Corn harvest estimate remains unchanged
By MIKE CORN
By MIKE CORN
Buoyed by rising corn production in southwest and south-central Kansas, crop forecasters Thursday kept the expected size of the state's crop unchanged from a month earlier.
Corn farmers in west-central and central Kansas, however, are expected to harvest smaller crops, according to Kansas Agricultural Statistics, an arm of the U.S. Department of Agriculture.
Farmers in northwest Kansas are expected to do slightly better than was forecast a month ago, but this year's harvest will be approximately two-thirds of what was produced last year.
KAS released its harvest estimates Thursday. Nationally, the corn crop is forecast at 10.7 billion bushels, down sharply from last year.
The size of the Kansas grain sorghum crop was reduced slightly compared to a month ago, and now is forecast at 84 million bushels. It still would be the smallest crop since 1956, KAS reported.
Still, yields are being forecast at 40 bushels per acre.
Many milo fields in Ellis County, however, are being swathed, to be baled for livestock feed this winter. That's already been the case for much of the corn crop in Ellis County.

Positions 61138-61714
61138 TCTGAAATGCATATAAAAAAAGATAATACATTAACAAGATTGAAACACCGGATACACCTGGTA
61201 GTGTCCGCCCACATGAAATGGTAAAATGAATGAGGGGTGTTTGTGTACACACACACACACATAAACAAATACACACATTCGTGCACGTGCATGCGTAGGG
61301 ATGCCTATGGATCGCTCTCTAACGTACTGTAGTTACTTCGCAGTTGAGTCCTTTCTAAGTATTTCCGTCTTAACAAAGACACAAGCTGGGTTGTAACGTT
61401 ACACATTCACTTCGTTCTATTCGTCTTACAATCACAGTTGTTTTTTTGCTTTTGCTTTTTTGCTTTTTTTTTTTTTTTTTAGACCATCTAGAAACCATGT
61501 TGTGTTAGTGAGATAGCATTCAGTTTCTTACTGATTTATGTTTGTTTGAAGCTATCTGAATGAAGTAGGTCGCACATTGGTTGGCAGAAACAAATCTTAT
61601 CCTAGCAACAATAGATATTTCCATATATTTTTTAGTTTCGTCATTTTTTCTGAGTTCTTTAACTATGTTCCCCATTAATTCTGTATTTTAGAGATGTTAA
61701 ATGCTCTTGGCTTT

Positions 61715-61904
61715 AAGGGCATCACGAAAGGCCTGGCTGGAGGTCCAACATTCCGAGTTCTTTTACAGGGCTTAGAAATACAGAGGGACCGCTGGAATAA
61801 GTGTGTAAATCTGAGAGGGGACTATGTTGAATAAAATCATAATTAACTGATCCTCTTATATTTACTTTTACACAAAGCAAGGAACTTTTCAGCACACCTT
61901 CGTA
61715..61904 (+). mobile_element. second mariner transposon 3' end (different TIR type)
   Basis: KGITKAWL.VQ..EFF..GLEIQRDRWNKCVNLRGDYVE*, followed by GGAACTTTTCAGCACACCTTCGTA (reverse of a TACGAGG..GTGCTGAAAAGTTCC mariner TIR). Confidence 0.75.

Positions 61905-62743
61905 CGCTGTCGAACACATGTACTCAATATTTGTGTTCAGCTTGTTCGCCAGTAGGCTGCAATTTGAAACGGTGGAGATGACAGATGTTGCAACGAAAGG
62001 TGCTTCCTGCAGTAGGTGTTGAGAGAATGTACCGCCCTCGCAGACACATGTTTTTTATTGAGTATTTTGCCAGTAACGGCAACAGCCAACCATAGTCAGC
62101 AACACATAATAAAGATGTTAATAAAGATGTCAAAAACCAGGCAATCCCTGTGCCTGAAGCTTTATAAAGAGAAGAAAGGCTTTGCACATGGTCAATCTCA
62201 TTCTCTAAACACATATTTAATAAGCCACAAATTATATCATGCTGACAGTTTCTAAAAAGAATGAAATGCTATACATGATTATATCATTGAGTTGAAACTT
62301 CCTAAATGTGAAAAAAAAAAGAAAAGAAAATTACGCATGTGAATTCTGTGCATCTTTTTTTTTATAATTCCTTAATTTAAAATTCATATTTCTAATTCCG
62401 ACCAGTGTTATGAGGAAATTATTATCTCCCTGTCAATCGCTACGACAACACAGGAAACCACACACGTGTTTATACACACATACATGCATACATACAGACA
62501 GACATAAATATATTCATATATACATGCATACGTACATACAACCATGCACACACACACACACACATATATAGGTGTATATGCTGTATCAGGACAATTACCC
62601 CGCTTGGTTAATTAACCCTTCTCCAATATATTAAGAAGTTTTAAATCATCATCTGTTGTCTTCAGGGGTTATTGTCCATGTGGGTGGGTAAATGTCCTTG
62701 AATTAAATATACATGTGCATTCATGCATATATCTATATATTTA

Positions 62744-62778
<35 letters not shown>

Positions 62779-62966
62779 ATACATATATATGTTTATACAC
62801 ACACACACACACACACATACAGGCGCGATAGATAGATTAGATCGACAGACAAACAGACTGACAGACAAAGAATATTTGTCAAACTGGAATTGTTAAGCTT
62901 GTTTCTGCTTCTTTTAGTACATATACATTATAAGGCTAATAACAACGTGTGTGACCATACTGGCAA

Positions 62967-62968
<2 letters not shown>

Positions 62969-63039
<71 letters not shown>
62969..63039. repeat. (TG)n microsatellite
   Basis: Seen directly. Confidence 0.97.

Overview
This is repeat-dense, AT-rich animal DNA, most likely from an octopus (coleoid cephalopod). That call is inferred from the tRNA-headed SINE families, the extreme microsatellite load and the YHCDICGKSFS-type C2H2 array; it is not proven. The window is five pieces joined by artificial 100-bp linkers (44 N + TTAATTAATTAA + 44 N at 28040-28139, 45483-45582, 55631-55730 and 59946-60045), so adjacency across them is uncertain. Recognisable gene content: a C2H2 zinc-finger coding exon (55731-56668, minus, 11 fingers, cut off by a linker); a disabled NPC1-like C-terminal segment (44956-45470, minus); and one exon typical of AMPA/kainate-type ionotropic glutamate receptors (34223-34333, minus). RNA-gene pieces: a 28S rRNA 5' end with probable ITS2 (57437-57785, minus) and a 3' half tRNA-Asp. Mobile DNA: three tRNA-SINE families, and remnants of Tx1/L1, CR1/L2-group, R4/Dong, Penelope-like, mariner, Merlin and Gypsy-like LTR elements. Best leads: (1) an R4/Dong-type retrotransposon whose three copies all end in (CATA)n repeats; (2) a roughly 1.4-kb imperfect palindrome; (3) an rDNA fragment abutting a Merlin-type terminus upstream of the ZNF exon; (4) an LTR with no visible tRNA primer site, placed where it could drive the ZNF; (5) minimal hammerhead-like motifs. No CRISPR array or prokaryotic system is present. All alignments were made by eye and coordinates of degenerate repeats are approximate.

Yields for dryland corn have been minimal throughout much of northwest Kansas, with several reports of only about 20 bushels to the acre.
Average projected yields in northwest and north-central Kansas are expected to range from 75 to 80 bushels per acre, but that estimate would take irrigated corn into account.
Irrigated corn in the two districts last year outpaced dryland production even though it accounted for less than a third of the acres harvested.
Farmers in the central crop reporting district, which includes Ellis and Rush counties on its western border, are expected to see corn yields of 71 bushels per acre.
Irrigated fields in the central district produced three times the amount of corn last year even though it was grown on half as many acres as dryland.
Sorghum yields, however, in the central district will average 16 bushels per acre, only slightly better than last year.
Soybean production is forecast at 82.5 million bushels, up sharply from the September forecast of just 70.4 million bushels.
Sunflower production is expected to total 99.3 million pounds, down 34 percent from last year, most of that as a result of fewer acres being harvested.
Confectionery sunflowers account for approximately 17,000 acres to be harvested while oil-type sunflowers will be harvested on 70,000 acres.